Monday, 25 November 2013

The day the White Queen secured her legacy

On this day, in 1487, that most ambitious of medieval monarchs, Elizabeth Woodville secured her legacy.  Her eldest child, Elizabeth of York, was crowned queen consort of England.  And over 500 years later, it is Elizabeth Woodville who still grabs all the headlines.  Her daughter wasn't as pretty, as scheming or as determined as the first commoner queen.  And so while Elizabeth, Princess of York was the daughter, sister, wife and mother of kings of England, she remains eclipsed by her mother. 

Elizabeth of York, queen of England, is better known as the daughter and mother of monarchs than as a consort in her own right
Elizabeth of York had a better claim to the throne of England than the man who gave her a crown.  And that's perhaps why her husband, Henry Tudor, made her wait for a wedding ring and then for a coronation of her own.  Elizabeth's coronation, on November 25th 1487 at Westminster Abbey, came over two years after Henry had triumphed at the Battle of Bosworth.  The king himself had been crowned on October 30th 1485, again at Westminster, and made sure the crown was firmly on his own head before he wed his distant York cousin.  They had agreed to unite their two warring families as early as 1483 in a bid to end the Wars of the Roses but after Henry defeated Elizbeth's uncle, Richard III, he needed to secure his own claim to be king and the White Princess was left hanging around in regal uncertainty for a wedding.  And it was only after Elizabeth had given her husband a son and heir, Prince Arthur, that he gave her a coronation.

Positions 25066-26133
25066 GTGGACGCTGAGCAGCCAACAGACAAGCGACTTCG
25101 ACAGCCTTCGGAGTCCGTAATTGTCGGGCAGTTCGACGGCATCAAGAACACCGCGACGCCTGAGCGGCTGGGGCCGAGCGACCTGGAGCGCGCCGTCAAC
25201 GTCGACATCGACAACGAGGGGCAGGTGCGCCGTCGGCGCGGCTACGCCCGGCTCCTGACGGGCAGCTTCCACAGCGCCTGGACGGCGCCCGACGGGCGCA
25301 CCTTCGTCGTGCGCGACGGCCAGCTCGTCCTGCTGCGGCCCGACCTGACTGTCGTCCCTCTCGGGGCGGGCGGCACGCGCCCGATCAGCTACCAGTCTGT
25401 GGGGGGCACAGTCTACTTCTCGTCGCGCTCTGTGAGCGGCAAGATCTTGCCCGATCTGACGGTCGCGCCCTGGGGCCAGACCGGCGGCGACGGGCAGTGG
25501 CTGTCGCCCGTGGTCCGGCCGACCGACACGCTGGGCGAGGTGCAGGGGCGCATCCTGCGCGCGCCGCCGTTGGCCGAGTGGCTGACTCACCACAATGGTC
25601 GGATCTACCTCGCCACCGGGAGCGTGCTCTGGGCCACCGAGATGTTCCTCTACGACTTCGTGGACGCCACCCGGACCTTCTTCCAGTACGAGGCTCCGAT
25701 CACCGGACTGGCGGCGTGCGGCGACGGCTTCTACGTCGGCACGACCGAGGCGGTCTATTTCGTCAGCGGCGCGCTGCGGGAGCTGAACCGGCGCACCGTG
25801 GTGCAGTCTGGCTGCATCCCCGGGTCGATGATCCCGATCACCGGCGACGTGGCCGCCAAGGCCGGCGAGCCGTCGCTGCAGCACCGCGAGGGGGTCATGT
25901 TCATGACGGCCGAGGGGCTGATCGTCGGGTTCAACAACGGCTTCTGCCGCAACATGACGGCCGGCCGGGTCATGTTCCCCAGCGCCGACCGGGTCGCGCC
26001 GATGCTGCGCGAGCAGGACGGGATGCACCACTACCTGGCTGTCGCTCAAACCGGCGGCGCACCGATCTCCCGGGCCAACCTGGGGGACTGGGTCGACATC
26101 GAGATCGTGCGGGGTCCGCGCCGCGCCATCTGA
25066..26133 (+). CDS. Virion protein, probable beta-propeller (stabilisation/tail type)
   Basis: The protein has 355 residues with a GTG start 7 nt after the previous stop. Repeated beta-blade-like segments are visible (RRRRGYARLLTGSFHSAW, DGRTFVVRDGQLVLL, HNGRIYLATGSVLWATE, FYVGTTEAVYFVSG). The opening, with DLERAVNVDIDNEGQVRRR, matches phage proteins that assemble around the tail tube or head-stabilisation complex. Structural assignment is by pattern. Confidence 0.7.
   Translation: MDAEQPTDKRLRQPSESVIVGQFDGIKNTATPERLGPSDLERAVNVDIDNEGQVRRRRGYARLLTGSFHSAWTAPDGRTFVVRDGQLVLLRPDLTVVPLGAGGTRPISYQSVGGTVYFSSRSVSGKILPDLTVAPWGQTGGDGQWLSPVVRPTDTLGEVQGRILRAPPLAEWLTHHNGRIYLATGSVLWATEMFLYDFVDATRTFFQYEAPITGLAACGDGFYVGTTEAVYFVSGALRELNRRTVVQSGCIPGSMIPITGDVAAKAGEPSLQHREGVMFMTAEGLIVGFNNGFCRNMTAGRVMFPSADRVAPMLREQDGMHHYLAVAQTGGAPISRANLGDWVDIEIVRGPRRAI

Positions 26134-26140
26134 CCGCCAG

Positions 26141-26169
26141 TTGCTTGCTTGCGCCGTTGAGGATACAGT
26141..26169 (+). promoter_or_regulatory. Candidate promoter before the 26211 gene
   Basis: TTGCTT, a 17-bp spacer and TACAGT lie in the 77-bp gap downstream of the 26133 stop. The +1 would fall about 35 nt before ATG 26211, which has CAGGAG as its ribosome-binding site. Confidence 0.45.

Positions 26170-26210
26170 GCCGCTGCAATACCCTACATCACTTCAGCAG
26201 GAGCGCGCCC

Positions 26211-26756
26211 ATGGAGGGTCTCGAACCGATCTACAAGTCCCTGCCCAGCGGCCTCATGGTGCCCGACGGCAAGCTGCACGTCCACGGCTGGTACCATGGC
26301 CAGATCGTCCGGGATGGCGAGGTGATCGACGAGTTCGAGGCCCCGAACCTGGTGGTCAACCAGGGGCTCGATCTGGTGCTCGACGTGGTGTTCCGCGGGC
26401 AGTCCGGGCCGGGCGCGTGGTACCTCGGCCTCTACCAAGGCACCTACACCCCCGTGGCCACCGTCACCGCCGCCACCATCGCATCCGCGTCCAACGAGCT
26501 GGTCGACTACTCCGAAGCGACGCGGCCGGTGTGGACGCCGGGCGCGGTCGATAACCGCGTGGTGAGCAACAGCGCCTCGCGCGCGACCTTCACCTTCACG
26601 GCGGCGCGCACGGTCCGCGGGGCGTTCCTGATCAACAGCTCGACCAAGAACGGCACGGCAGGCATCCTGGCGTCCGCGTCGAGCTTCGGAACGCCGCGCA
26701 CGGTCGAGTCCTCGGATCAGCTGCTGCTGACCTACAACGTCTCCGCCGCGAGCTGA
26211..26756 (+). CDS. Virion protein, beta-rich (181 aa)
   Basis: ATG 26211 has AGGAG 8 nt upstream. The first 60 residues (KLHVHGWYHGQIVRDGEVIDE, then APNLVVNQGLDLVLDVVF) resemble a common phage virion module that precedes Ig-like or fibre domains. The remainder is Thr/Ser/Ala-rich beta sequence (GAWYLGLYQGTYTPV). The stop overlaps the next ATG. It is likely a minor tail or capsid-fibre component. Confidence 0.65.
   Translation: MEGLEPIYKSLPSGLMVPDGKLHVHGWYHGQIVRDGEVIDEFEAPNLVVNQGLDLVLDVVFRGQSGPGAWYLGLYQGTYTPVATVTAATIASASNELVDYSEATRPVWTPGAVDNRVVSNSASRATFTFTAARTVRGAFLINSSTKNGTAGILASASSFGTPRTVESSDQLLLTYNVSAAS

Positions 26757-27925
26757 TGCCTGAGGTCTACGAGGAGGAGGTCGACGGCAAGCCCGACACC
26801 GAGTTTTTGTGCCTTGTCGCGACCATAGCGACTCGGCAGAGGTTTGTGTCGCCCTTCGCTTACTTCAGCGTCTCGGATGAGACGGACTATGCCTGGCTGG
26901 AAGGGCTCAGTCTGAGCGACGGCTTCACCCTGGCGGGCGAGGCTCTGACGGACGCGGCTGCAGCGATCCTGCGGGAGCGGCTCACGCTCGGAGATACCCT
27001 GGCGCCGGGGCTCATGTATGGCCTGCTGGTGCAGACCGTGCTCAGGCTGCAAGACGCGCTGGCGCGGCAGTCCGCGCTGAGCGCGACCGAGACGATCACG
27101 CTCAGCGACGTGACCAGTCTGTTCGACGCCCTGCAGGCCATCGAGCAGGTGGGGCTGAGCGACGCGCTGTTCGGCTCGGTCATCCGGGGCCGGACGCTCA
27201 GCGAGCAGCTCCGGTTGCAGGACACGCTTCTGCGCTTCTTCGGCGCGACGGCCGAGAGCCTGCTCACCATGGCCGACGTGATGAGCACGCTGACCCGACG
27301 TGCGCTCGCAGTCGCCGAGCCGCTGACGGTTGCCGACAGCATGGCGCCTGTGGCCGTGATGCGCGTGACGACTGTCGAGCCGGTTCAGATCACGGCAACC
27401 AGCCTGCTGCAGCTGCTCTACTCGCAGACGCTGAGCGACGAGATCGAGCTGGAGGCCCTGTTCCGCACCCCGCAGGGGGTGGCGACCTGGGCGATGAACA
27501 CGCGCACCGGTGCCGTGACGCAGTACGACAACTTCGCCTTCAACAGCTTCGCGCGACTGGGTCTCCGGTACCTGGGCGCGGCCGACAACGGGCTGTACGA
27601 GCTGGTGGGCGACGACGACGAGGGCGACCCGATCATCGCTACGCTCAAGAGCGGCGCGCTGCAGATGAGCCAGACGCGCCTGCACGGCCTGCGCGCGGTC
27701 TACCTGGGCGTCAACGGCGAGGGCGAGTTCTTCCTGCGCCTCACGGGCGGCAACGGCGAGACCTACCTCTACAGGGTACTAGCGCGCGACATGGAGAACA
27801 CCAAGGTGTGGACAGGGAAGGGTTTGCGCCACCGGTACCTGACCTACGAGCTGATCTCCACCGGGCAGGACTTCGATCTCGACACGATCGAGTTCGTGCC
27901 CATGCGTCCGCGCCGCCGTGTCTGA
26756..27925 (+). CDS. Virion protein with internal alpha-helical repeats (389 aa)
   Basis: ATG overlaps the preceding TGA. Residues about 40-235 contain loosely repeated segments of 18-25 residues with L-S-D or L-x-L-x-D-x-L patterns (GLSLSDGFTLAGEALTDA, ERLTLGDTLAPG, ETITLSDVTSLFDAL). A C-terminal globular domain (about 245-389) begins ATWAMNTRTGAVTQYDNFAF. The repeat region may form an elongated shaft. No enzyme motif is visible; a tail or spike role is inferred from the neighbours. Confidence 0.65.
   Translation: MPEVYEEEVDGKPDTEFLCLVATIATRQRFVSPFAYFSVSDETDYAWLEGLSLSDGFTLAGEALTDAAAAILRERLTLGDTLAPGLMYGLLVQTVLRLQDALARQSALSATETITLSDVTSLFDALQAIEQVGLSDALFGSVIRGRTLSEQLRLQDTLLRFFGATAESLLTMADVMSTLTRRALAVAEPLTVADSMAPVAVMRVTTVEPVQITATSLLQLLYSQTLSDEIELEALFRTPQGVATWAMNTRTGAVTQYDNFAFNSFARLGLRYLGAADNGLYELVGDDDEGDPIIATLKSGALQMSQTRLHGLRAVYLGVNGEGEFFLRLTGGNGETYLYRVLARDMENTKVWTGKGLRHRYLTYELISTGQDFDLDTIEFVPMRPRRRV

Henry VII, king of England, in later life.  He was the image of his mother and had the same tenacious spirit and determination to be recognized for his royal blood as Margaret Beaufort
Elizabeth of York is, in many ways, the forgotten woman of English history.  Her husband was determined to relegate her to a backstage role and she never enjoyed the high profile or high influence her mother had done at the court of Edward IV.  Perhaps it can be argued that the younger Elizabeth never wanted the same power, having seen what it did to her family during her father's lifetime and in the aftermath of his unexpected death in 1483.  Perhaps, had she lived longer, she would have flexed those royal muscles just a little bit more as her nursery of princes and princesses grew into kings and queen consorts in waiting.  Perhaps.  We will never know but we do know that on this day, in 1487, she was finally allowed the crown that was hers by right by a man determined to make his dynasty, the Tudors, the most powerful in the land.  Elizabeth helped him do that and then some.  And thanks to that, the White Queen got her legacy.

No comments:

Post a Comment